12:21 PM: Just talked with Lt. Stangl by phone. She says that coincidentally, the incident commander on today’s fire was the same one from the 2011 fire nearby and was already familiar with the area, as are many of the crews, and with the plans for dealing with fires in the area, so that plan was implemented. She says there was not a supply shortage at any time – they did not have to use extra water from the backup engines. Lt. Stangl also noted, as we now recall learning in 2011-2012, that if necessary, SPU can reroute water supplies around the city to make higher flows available in any given area if needed, but they did not need to request that in this case, either. We’ll update again later when we hear from SPU about our questions relating to the overall hydrant status in the area.

1:34 PM: In case you wondered – SW 102nd is open again, but 38th SW remains closed, in the vicinity of the fire.

3:37 PM: We just spoke with SPU’s Andy Ryan, who reiterates that there were no problems with the hydrant system today. As per city standards, everywhere in the area is now no further than 1,000 feet from a 1,000-gallon-per-minute hydrant. The ones closest to today’s fire are 500 and 600 gallons per minute, he said, and there are 800-gpm hydrants nearby. (The WSB archives include this map from 2013 showing remaining 500-gpm hydrants around West Seattle, and this explanation of how they figure into firefighting. The hydrants’ exact addresses are listed here.)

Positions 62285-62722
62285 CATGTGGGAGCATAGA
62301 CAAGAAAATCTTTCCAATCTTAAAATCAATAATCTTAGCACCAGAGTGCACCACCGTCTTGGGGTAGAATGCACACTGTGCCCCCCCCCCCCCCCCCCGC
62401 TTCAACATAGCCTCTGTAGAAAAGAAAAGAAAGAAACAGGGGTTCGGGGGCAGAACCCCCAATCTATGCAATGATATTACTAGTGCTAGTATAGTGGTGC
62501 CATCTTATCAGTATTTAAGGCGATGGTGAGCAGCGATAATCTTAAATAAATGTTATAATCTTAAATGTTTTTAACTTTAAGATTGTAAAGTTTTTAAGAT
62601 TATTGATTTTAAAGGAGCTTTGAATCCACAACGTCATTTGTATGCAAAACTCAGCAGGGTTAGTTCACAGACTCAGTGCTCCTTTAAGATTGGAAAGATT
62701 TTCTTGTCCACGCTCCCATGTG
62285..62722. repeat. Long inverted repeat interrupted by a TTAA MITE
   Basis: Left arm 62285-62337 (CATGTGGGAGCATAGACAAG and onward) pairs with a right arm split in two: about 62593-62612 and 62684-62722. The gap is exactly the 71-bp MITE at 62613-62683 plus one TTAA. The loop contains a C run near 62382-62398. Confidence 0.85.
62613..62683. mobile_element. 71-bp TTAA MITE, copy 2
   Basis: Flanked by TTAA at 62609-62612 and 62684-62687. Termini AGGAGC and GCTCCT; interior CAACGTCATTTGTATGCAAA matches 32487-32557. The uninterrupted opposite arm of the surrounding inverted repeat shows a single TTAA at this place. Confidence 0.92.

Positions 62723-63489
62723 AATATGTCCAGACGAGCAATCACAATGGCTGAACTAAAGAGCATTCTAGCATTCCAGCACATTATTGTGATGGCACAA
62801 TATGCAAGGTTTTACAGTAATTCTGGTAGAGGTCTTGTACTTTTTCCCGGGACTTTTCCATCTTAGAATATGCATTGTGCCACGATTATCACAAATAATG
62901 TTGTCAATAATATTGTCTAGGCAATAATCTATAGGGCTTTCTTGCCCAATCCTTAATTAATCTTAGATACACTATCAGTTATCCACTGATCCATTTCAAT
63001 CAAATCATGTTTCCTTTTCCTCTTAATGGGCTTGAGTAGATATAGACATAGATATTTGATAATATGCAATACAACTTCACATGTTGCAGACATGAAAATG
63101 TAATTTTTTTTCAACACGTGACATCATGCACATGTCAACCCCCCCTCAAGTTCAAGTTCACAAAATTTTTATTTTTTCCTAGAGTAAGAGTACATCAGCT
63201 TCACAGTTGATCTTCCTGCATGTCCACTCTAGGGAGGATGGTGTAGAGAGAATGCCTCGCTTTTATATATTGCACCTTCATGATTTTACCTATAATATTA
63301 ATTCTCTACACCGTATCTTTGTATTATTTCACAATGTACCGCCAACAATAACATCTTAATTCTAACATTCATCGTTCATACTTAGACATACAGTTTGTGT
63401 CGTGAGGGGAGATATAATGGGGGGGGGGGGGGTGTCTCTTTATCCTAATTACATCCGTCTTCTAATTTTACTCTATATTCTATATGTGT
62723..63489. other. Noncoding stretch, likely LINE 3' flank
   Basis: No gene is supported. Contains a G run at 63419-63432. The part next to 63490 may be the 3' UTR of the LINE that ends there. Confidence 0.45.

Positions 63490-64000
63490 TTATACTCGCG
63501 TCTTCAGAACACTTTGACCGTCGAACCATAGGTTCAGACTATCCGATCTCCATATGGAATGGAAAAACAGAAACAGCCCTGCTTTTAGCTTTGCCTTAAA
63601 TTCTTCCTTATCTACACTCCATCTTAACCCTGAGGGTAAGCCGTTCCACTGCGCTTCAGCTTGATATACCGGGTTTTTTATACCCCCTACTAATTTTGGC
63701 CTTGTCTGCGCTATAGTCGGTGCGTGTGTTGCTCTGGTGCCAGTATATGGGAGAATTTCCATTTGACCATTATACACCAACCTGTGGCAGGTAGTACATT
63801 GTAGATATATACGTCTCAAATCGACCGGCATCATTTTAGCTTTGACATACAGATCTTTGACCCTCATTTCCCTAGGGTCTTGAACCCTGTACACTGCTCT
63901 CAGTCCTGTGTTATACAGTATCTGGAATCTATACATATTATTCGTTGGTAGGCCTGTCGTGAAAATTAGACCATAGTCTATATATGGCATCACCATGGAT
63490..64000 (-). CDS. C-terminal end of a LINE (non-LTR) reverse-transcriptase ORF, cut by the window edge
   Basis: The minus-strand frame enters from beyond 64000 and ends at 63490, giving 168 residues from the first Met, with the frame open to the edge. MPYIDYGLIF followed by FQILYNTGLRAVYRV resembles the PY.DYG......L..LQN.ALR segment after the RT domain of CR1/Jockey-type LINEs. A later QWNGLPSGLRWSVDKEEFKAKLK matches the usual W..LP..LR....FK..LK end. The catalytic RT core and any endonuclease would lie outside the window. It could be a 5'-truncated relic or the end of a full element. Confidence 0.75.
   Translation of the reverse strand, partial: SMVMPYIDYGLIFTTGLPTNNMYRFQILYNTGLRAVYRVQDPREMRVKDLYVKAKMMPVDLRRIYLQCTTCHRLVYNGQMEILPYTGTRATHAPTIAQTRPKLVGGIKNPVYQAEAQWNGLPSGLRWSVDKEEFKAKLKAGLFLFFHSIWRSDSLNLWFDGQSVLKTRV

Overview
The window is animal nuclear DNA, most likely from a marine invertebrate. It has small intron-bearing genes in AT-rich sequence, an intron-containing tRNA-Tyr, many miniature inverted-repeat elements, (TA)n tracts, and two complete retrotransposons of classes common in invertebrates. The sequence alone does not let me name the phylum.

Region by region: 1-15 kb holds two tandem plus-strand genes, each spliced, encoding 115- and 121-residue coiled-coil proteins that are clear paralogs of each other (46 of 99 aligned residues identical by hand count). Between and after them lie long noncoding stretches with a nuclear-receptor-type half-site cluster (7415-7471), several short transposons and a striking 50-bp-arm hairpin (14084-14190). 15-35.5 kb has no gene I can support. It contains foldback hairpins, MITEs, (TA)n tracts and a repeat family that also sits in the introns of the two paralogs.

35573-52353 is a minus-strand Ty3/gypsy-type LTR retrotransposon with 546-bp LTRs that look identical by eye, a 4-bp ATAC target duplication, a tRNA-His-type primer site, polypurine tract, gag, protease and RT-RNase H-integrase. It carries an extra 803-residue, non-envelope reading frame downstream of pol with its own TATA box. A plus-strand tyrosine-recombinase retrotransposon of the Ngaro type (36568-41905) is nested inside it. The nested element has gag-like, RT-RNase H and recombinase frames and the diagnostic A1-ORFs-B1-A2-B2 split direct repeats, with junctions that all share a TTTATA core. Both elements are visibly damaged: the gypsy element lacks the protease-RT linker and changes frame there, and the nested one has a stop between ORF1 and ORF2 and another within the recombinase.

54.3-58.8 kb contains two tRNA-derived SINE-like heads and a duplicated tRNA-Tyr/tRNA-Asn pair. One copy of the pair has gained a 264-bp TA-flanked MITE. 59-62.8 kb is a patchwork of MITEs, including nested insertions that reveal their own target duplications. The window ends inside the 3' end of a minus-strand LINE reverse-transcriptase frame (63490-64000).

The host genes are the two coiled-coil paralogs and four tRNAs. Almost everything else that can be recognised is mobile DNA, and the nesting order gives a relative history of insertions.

5:22 PM: And we checked back with Lt. Stangl to ask about the fire’s cause: Accidental – the resident was doing some work in the garage, spilled some fuel, a table fell over, and “fuel vapors” were ignited.

damageclose (1)

Damage to the structure is estimated at $55,000, and $18,000 to its contents. We don’t know the resident’s condition but she says the firefighter is already out of the hospital.

25 Replies to "UPDATE: House fire in Arbor Heights ruled 'accidental'; resident, firefighter hurt"

  • lina June 20, 2016 (10:08 am)

    sounds like a big response, lots of aid coming down 35th.  Thanks WSB again for your speedy reporting.  I heard the trucks, went on the blog (always my first spot to go for info) and you had this up already.  Hope everyone is ok, thoughts are with the family and neighbors nearby.  

  • ocean June 20, 2016 (10:28 am)

    Not enough water?  Wasn’t the “not enough water / water pressure” problem in this area fixed after it was discovered during a house fire a few years ago, just blocks from this fire?

    • WSB June 20, 2016 (10:31 am)

      I’m looking up the history of this particular area to make sure I am appropriately quoting the standards to which it was upgraded after the infamous house fire. We’ll also be asking the public-information officer, who should be arriving shortly.

      • ocean June 20, 2016 (10:34 am)

        Thank you, WSB!

      • Tad Davis June 20, 2016 (10:48 am)